Last week I was in the Catskill Mountains in upstate New York on vacation with the family. I still had to train since I still have races coming up and feel, as most people do at some point in training for an Ironman, that I am way behind and can't afford to be a slacker. Swimming was out but I brought my bike, kicks, and a separate piece of luggage just for the workout clothes along.
I found, though, the biggest challenge was where to ride in a land that you normally do not ride so had to "invent" some routes. This was rural riding as compared to suburban which I do most of. Some obvious problems with rural riding are lack of cell phone coverage if lost or if in need of rescue, being able to describe where you are in case of need of rescue, not knowing places to refuel along the way, and being able to know how long it would take to get back from somewhere remote (someone was late for dinner one day). During these rides I noticed:
1) Cemeteries are normally at the top of a hill that you've never gone up before. If you don't see one, keep climbing.
2) The first rule of cycling ("what goes down must go up") seems to apply more when you don't know where you are heading. This is even more relevant if you are in an area with "mountains" in the name or heading back.
3) There was a lot of dead varmint on the road. I saw dead snakes, porcupines, deer, raccoons, squirrels, birds and skunk. Note that you taste dead skunk before you smell it before you see it.
4) But not all the varmint were dead. On one ride I was just biking along minding my own business and I heard heavy panting that wasn't coming from me. I looked behind me and saw a German Shepard sprinting at me only a few feet away with saliva dripping from his fangs. I dropped the hammer to get away from him and was successful. My coach looked at the power file later and commented that I almost joined the 1000 watt club on that sprint. See what motivation can do? I'm expecting next week's workouts to build on that power level though - "Dude, you proved already that you can do it!"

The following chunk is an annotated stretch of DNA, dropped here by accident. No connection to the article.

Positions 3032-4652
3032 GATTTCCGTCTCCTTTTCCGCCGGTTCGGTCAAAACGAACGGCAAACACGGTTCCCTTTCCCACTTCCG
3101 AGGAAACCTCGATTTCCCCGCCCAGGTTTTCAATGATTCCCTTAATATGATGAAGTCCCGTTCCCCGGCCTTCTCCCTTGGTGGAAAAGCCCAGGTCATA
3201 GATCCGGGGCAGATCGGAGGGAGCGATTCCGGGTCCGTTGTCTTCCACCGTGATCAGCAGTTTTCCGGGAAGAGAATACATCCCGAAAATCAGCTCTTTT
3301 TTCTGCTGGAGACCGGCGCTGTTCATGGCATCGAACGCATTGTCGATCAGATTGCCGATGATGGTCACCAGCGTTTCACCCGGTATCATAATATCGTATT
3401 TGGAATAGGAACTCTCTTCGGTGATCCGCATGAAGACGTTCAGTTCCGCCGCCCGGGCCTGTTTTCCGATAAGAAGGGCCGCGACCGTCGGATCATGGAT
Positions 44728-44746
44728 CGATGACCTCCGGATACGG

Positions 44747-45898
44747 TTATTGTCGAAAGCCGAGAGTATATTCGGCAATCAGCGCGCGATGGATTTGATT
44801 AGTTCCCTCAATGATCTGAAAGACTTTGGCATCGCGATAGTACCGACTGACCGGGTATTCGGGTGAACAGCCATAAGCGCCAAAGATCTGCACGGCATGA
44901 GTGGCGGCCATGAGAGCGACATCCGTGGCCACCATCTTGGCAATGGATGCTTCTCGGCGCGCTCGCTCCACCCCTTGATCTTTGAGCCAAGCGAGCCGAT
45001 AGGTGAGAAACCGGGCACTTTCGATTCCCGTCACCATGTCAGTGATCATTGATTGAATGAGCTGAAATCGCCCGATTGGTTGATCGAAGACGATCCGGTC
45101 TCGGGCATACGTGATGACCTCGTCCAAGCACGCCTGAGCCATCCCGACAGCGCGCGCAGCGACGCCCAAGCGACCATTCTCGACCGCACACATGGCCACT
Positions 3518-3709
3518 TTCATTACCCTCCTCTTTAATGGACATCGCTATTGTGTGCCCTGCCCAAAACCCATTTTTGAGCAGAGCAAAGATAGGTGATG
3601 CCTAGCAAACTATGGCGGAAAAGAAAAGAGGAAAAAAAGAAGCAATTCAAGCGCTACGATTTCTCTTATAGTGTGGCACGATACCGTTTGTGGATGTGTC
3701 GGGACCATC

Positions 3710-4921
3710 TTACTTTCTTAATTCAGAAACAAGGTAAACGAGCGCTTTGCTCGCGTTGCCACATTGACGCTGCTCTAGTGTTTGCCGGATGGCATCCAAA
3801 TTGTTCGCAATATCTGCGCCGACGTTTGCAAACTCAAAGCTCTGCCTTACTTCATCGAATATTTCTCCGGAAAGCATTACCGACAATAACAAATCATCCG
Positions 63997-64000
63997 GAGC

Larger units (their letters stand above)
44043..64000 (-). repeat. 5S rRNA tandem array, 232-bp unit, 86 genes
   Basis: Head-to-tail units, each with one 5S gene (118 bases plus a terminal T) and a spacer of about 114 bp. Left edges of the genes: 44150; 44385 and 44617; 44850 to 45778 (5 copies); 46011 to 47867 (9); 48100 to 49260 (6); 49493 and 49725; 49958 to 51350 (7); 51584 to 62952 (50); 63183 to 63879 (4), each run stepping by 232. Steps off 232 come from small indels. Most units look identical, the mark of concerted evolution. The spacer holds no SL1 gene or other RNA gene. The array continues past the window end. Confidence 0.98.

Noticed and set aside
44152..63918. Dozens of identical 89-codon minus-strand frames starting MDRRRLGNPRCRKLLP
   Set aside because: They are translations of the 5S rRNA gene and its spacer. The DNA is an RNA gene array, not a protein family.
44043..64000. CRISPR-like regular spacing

5) The second rule of cycling ("the wind is always against you") is especially relevant when you are returning (hopefully) via an unknown route.
6) Riding along county roads seems better than state roads since they have less traffic and seem in better shape. I think these points may be related. I did ride into a road work crew finishing up some new asphalt one day. Really local roads can turn to dirt at any time.
7) We did sneak away one night and saw Yo-Yo Ma with the Philadelphia Symphony Orchestra at the Saratoga Performing Arts Center. With two kids that are string players, it seems like I'm going to more and more classical music concerts. No, the crowd didn't hold up lighters at the end. (note that they don't do that anymore so I'm showing my age - they hold up cell phones instead).
I was able to ride about 125 hilly miles (5500 ft climbing) including an uphill threshold test (2x20' @ 267/258w np) and include 4 short "runs." Today I was completely tired but we had the travel home as a rest day. I get to celebrate my return to civilization with a flat 4 and 4 Sunday (4 hour ride followed by a 4 mile TT run). We'll get the hour glass out to time that run.
Part of me wants to sleep in before that workout tomorrow but part of me wants to get in done before the heat kicks in. Think I'll take a nap today and decide in the morning. Maybe even take a nap afterwards too. After all, vacations are tiring.
So is Ironman training but, as my wife keeps reminding me, "it is supposed to be hard." Tired now will lead to success on race day.